By Robert Husseman • Sports Editor • 

Fishing in jeopardy as rivers get warmer and flows slow

Warm enough that some salmon are being transported across state lines, into Washington, to stay cool.

The U.S. Fish and Wildlife Service began trucking salmon from the Warm Springs National Fish Hatchery – located along the Warm Springs River in Central Oregon – to the Little White Salmon National Fish Hatchery, along the Columbia River outside Cook, Washington, in July, according to a Reuters report. Water temperatures of 76 degrees Fahrenheit were recorded in the Warm Springs River; historically, the river rarely tops 70 degrees.

“We will hold these little fish at Little White Salmon until around October, when the temperatures cool, then we will move them back to Warm Springs to let them finish maturing there,” U.S. Fish and Wildlife Service fisheries supervisor Rich Johnson told Reuters.

While Oregonians can escape yet another hot summer with air conditioning and travel, the state’s river, ocean and hatchery fish have no such luck. Warmer temperatures, like those recorded in the Warm Springs River, and low river and stream flows have put state and federal wildlife officials on alert.

“We’ve all gotten used to spring rains over the last decade or so bailing out mild winters,” said Bruce McIntosh, assistant director of the Fish Division of the Oregon Department of Fish and Wildlife. “It never happened this year.

“When the heat of July and August comes in May, you start going, I don’t know what this means anymore.”

Warm weather in May created catastrophes in June and July. Massive salmon die-offs were reported in the Willamette, Columbia, Deschutes and John Day rivers, among others, as river temperatures climbed into the 60s and upper 70s. (Salmon prefer water temperatures in the 50s.)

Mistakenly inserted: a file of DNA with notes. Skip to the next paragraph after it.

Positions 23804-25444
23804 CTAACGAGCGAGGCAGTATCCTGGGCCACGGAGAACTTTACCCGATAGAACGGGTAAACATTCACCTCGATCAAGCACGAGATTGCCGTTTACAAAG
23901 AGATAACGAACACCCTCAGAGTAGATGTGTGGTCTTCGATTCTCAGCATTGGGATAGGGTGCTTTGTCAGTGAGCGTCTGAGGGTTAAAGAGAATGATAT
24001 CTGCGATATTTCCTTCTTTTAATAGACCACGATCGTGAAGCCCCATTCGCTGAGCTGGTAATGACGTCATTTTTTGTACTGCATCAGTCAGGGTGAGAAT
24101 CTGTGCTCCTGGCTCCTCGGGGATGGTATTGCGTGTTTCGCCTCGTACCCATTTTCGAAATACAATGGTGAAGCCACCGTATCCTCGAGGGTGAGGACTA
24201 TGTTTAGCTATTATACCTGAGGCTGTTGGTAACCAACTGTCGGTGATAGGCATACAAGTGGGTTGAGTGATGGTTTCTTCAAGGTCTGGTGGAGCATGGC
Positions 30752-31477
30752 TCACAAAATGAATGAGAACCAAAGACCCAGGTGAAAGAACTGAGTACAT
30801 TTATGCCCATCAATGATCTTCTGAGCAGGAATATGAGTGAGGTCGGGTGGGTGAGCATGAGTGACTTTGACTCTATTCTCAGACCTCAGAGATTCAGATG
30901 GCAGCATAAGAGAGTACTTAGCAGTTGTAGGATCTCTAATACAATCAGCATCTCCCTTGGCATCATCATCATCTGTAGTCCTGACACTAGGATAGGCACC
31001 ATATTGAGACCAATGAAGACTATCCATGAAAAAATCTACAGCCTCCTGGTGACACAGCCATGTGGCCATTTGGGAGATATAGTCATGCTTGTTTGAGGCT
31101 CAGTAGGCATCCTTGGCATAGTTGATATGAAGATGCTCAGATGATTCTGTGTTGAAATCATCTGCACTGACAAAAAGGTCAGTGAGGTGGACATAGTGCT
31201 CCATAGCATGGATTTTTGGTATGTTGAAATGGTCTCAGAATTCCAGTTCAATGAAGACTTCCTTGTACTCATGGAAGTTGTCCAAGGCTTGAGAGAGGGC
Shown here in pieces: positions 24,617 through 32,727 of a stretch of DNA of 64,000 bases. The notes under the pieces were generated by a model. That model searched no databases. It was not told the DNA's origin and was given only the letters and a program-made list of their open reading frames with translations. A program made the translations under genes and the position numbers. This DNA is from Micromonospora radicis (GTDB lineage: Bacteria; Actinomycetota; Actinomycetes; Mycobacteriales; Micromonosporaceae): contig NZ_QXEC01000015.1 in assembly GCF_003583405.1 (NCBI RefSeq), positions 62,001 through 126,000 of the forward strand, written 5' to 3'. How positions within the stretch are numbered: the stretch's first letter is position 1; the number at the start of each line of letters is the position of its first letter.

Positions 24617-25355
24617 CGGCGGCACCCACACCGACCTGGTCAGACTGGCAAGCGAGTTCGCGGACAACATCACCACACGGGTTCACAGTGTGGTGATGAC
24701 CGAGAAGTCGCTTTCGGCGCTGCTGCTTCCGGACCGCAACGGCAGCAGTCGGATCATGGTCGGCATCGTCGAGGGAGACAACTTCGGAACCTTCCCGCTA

McIntosh and other state and federal officials are concerned that the fish lost in the rivers are not being sufficiently replaced through the natural cycle of spawning. Low river and stream flows have inhibited the ability of salmon to travel to traditional spawning grounds. According to a report by the U.S. Army Corps of Engineers, the Willamette River in Salem has experienced flows reduced from 5,800 cubic feet per second in mid-July to 5,500 cfs in mid-August; the Willamette’s flow has been reduced by as many as 450 cfs during the past month. The Santiam River in the mid-Willamette Valley has also seen its flow slowed by as much as 15 percent.

“The Umpqua (River) has seen serious temperature spikes,” McIntosh said. “These coastal systems have been at low summer flows since spring. One of our staff members came back from Medford (and) said the South Umpqua is turning down to puddles.

“Weather prognosticators said it’s going to be a long, dry, warm fall. Who knows? We might not see rain until Halloween. As this continues, and if it’s extended into fall, we’re going see salmon stacking up in the estuaries. They’ll become concentrated.”

And the die-offs could continue. To that end, ODFW has taken a “cautionary” tone with fish management, banning afternoon fishing in nearly all Oregon rivers in mid-July to help the fish survive the extreme conditions, an unprecedented decision for the state agency. “The response has been by and large positive,” McIntosh said.

Options for intervention are few; nature must take its course. The physical movement of hatchery salmon remains an option for state and federal agencies, as does placing further restrictions on fishing.

Even in persistently warm conditions, however, there appear to be plenty of fish left in Oregon’s waterways for fishermen to catch and for the next generation to supplant the previous one, according to McIntosh.

“The data tells us, we’re going to have a really great return of salmon and steelhead this fall,” McIntosh said. “That’s kind of the irony. Even this year, when you look at returns, we have had relatively strong returns across the state. We’re going into this in a pretty good condition. It’s how (the fish) get through the winter and the conditions when they go into the ocean.

“How long and how frequent these events could become, we don’t know. I wouldn’t say this is new norm, but when climates change like this you tend to see more extremes.”


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